So sorry to hear that B ' mom ;I got some literature about it and since it has happend I have spoken to few doct.Death due to Hpercoiled cords can be prevented if caught on time, some signs are IUGR and less fetal movement ,most of the cases occurs in 3 rd trimester and a doppler of the cord would show less blood flow ,in a study done in Japan 10 women were observed and Hpercoiled umbilical cord was noted between 24 weeks gestation and 39 ,again due to those signs I mentioned before ; I had 2 previous pregnancy full tem c section helathy boys ,this was just a fluck like they said ,still there is not a day that goes by where I don't feel guilty or miss holding my baby in my arms ,I was so busy with the holidays the new baby on the way I did not do my kick counting I noticed he was moving less but I tought it was because he was getting bigger and he was tired just like his mommy ; shame on me but again every situation is different ,you were early and baby still small to feel much movement and they can tell yet why baby keeps turning on the same side my baby's cord was 7 times more coiled then a normal one. Hope you 'll get some answers and yes what a sad and preventabe way of loosing a baby ( I wish they did doppler of the cord as routine test in later months of the pregnancy) I had no more us after the 2o weeks ,too long .......

 

bible1s - April 3

Paolan, thank you for the great info. Please don't feel guilty or blame yourself. I believe you did everything you could for him. I probably wouldn't have thought anything of it either if I had been in your situation because, like you said, they do move less later on. For me, I can never look back and think, "What if....?" That would just tear me apart. I've got to go on believing that there was nothing I did, nor anything I could have done to prevent this. I have to for my own sanity and for being able to care for the rest of my family. I'm guessing that once a hypercoiled cord is diagnosed, there's not much they can do in utero, right? Pretty much the only option then would be to deliver? I'd think in my situation, there wouldn't be much they could have done except just sent me home to pray for the best. I went to a high-risk OB/perinatologist group (for one, because I was considered high-risk with the twins and they let former patients return with subsequent babies, but also because I am hypothyroid which is somewhat of a higher risk.) They do tons of ultrasounds throughout the pregnancy, but they still didn't catch mine. (I love my OBs and don't hold them responsible.) Perhaps if he were a little bigger it might have been able to be seen. But I agree with you, I think they should routinely do doppler and/or ultrasounds throughout the pregnancy. Thank you again for your response. Blessings Dear One.

 

erinmatt - June 21

Paolan, I have a 1 year old currently but the year before her I lost my first little girl at 28 weeks, never did I think that I could loose one this late in my pregnancy. I had lots of cramping with the whole pregnancy and signs of infection my doctor failed to treat me correctly because of my age She said that i was the perfect age and health that I had nothing to worry about. After delivering my first baby she told me it was caused because of a hyercoiled umbilical cord, i got a second opinion from another doctor regarding the pathologist report the first doctor was a general physician and the second was an OB-GYno, the second told me that the report said it was from severe acute chorioamniontisis, which cause the hypercoil umbilical cord. When I was pregnant the second time I had all the same symptoms and told my new doctor he checked all my tests and sure enough I had an infection. But due to good ob care I delivered a healthy daughter after 3 months of bedrest. So If I were you I would request a copy of the Pathologist report.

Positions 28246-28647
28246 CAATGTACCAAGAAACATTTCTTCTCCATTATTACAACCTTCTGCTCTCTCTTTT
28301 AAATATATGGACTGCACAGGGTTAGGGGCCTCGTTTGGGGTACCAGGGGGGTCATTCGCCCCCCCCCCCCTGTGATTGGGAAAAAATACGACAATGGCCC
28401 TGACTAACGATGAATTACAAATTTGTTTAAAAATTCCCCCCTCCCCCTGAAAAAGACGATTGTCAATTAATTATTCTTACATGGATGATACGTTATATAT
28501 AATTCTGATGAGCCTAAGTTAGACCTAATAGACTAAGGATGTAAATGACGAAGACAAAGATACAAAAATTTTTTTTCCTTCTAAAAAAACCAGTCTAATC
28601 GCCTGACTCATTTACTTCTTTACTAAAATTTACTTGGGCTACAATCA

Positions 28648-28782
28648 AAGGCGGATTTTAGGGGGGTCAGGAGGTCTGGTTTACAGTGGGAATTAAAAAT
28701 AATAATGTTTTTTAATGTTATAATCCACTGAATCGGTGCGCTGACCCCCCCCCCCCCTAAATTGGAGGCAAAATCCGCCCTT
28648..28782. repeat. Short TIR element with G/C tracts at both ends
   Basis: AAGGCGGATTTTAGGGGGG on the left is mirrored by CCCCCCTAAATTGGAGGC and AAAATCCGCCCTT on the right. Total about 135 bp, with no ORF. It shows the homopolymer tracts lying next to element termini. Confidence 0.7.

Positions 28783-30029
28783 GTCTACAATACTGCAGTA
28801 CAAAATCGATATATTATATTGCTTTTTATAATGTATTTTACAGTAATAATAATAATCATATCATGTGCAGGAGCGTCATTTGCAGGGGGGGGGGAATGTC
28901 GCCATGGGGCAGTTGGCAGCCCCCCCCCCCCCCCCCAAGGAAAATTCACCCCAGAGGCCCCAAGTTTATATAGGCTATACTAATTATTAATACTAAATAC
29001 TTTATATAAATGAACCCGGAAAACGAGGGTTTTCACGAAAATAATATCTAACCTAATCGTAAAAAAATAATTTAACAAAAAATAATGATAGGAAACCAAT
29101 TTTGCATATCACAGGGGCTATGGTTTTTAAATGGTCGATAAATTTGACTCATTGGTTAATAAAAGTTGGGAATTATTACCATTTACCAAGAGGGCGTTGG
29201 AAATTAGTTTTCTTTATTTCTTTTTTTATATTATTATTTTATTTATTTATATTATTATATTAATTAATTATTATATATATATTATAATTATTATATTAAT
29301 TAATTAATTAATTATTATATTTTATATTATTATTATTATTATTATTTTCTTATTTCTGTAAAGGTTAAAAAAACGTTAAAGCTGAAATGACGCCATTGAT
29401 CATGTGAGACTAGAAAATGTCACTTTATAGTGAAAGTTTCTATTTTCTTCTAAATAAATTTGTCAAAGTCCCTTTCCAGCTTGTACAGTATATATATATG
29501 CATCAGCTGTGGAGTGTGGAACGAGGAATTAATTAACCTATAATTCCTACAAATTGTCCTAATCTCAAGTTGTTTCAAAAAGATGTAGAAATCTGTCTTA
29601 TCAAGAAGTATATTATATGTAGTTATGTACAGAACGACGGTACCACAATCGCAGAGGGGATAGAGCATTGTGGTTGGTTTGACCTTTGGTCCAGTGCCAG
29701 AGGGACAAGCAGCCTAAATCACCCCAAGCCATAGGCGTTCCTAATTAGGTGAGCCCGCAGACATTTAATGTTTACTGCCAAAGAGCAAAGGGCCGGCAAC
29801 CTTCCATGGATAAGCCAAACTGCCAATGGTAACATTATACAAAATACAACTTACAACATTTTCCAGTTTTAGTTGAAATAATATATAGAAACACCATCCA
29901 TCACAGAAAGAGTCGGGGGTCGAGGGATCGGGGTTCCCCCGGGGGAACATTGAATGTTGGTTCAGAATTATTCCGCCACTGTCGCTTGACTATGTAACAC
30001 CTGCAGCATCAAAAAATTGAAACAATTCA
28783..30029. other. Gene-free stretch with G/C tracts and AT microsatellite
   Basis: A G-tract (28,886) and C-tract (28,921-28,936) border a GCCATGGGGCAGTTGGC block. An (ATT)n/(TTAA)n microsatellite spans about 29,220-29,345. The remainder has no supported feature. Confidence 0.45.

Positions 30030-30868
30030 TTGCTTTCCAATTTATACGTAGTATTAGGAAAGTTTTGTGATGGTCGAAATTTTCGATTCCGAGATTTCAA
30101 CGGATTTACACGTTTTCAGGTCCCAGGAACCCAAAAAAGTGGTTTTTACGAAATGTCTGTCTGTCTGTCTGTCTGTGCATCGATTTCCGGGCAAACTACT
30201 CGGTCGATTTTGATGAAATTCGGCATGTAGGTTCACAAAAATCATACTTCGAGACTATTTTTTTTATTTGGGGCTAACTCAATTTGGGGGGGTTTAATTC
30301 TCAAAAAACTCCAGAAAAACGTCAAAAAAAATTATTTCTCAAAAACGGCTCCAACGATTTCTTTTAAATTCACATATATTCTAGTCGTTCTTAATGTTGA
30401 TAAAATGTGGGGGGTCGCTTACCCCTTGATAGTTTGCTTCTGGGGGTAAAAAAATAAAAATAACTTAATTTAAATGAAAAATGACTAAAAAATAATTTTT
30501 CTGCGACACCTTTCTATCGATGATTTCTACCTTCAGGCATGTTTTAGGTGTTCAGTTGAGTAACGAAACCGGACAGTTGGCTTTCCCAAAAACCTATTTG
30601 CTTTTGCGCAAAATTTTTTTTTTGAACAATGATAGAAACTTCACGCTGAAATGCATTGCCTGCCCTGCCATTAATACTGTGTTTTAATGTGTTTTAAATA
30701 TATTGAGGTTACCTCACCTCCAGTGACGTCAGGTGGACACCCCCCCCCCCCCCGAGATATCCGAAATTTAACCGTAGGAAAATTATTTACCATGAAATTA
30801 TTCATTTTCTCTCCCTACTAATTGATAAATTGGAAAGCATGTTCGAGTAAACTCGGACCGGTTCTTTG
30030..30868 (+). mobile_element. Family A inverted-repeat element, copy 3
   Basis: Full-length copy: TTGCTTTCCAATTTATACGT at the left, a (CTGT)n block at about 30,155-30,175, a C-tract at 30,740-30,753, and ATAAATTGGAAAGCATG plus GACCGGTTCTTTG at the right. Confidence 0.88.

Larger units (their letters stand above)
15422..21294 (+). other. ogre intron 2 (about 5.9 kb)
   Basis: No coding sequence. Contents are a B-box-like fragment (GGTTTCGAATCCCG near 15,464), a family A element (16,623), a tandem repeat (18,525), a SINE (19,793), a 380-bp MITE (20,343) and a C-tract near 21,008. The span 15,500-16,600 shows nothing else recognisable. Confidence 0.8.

smmom2 - August 31

I am reading these posts and have to add...after M/C a baby at 12 1/2 weeks I became pg with my son. He came 3 weeks early and all on his own. He was my longest and hardest delivery and come to find out because the cord was wrapped around his neck 2-3 times and he was blue when he came out. I honestly believe If he didnt come as early as he did that he would not have made it either. God had a hand in this!! I think it is not normal Protcol for OB's to doppler the cord and the more I hear about all this the more I believe they should. A friend of mine's friend just lost her first baby (and her DH was in Afghanistan) due to this reason. Baby was still born and it was incredibly sad for her to deliver alone. Anyways...I really hope more can be done to prevent this.

 

LillyK2014 - October 7

Sorry to hear about all of your losses. I also had a baby boy with a hypercoiled umbilical cord but he made it through a normal pregnancy and wild delivery. At birth he was completely full term (40 weeks) with excellent APGAR scores but weighed only 5 lb 9 oz. Full term and healthy, just a little guy. 

I had a normal pregnancy - he was on track size-wise all through to the 20 week ultrasound. I had no symptons that something was not going right. I had my prenatal care with a midwifery group so I always wonder whether my baby's slow growth (which started after the 20 week u/s) would have been detected had I gone to the typical ob gyn. 

There is not a lot out there about hypercoiled cords, and that's an incredible shame. With our advances in health care, no woman should have to endure an entire pregnancy and not realize her baby, who is seeminlgy developing fine, has a hypercoiled umbilical cord and in grave danger. I was told that stats are not collected about the quality/condition of umbilical cords at birth. I wish there was more attention to this so that our standard of care prenatal care will be more attentive to how the umbilical cord is developing. 

Hugs to all. OOO